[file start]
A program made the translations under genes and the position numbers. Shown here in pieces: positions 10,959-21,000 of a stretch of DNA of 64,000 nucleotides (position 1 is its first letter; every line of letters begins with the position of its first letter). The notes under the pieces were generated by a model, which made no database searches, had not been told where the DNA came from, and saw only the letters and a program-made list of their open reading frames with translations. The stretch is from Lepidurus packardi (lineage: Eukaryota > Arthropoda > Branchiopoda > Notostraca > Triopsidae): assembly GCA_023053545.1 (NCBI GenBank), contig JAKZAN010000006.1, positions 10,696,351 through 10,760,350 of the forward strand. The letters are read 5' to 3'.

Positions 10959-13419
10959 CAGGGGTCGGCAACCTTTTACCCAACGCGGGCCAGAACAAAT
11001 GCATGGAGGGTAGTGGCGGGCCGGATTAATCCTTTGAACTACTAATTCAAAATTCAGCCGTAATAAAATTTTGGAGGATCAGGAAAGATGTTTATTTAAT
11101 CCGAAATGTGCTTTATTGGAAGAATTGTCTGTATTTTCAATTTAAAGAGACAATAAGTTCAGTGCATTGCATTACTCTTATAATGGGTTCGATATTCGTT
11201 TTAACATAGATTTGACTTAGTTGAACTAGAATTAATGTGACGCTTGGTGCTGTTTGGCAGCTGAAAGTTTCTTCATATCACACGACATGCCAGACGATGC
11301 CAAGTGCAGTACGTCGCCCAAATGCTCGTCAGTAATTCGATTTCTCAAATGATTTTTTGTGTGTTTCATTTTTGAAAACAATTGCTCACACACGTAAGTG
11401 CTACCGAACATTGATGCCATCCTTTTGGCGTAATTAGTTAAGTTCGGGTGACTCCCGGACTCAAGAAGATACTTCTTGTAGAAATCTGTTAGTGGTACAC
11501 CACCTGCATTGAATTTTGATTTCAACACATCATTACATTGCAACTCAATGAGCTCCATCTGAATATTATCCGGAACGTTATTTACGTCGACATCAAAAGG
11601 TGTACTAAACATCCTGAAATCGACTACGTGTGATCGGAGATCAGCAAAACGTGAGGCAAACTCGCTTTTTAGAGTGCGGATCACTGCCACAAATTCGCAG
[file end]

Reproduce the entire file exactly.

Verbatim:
A program made the translations under genes and the position numbers. Shown here in pieces: positions 10,959-21,000 of a stretch of DNA of 64,000 nucleotides (position 1 is its first letter; every line of letters begins with the position of its first letter). The notes under the pieces were generated by a model, which made no database searches, had not been told where the DNA came from, and saw only the letters and a program-made list of their open reading frames with translations. The stretch is from Lepidurus packardi (lineage: Eukaryota > Arthropoda > Branchiopoda > Notostraca > Triopsidae): assembly GCA_023053545.1 (NCBI GenBank), contig JAKZAN010000006.1, positions 10,696,351 through 10,760,350 of the forward strand. The letters are read 5' to 3'.

Positions 10959-13419
10959 CAGGGGTCGGCAACCTTTTACCCAACGCGGGCCAGAACAAAT
11001 GCATGGAGGGTAGTGGCGGGCCGGATTAATCCTTTGAACTACTAATTCAAAATTCAGCCGTAATAAAATTTTGGAGGATCAGGAAAGATGTTTATTTAAT
11101 CCGAAATGTGCTTTATTGGAAGAATTGTCTGTATTTTCAATTTAAAGAGACAATAAGTTCAGTGCATTGCATTACTCTTATAATGGGTTCGATATTCGTT
11201 TTAACATAGATTTGACTTAGTTGAACTAGAATTAATGTGACGCTTGGTGCTGTTTGGCAGCTGAAAGTTTCTTCATATCACACGACATGCCAGACGATGC
11301 CAAGTGCAGTACGTCGCCCAAATGCTCGTCAGTAATTCGATTTCTCAAATGATTTTTTGTGTGTTTCATTTTTGAAAACAATTGCTCACACACGTAAGTG
11401 CTACCGAACATTGATGCCATCCTTTTGGCGTAATTAGTTAAGTTCGGGTGACTCCCGGACTCAAGAAGATACTTCTTGTAGAAATCTGTTAGTGGTACAC
11501 CACCTGCATTGAATTTTGATTTCAACACATCATTACATTGCAACTCAATGAGCTCCATCTGAATATTATCCGGAACGTTATTTACGTCGACATCAAAAGG
11601 TGTACTAAACATCCTGAAATCGACTACGTGTGATCGGAGATCAGCAAAACGTGAGGCAAACTCGCTTTTTAGAGTGCGGATCACTGCCACAAATTCGCAG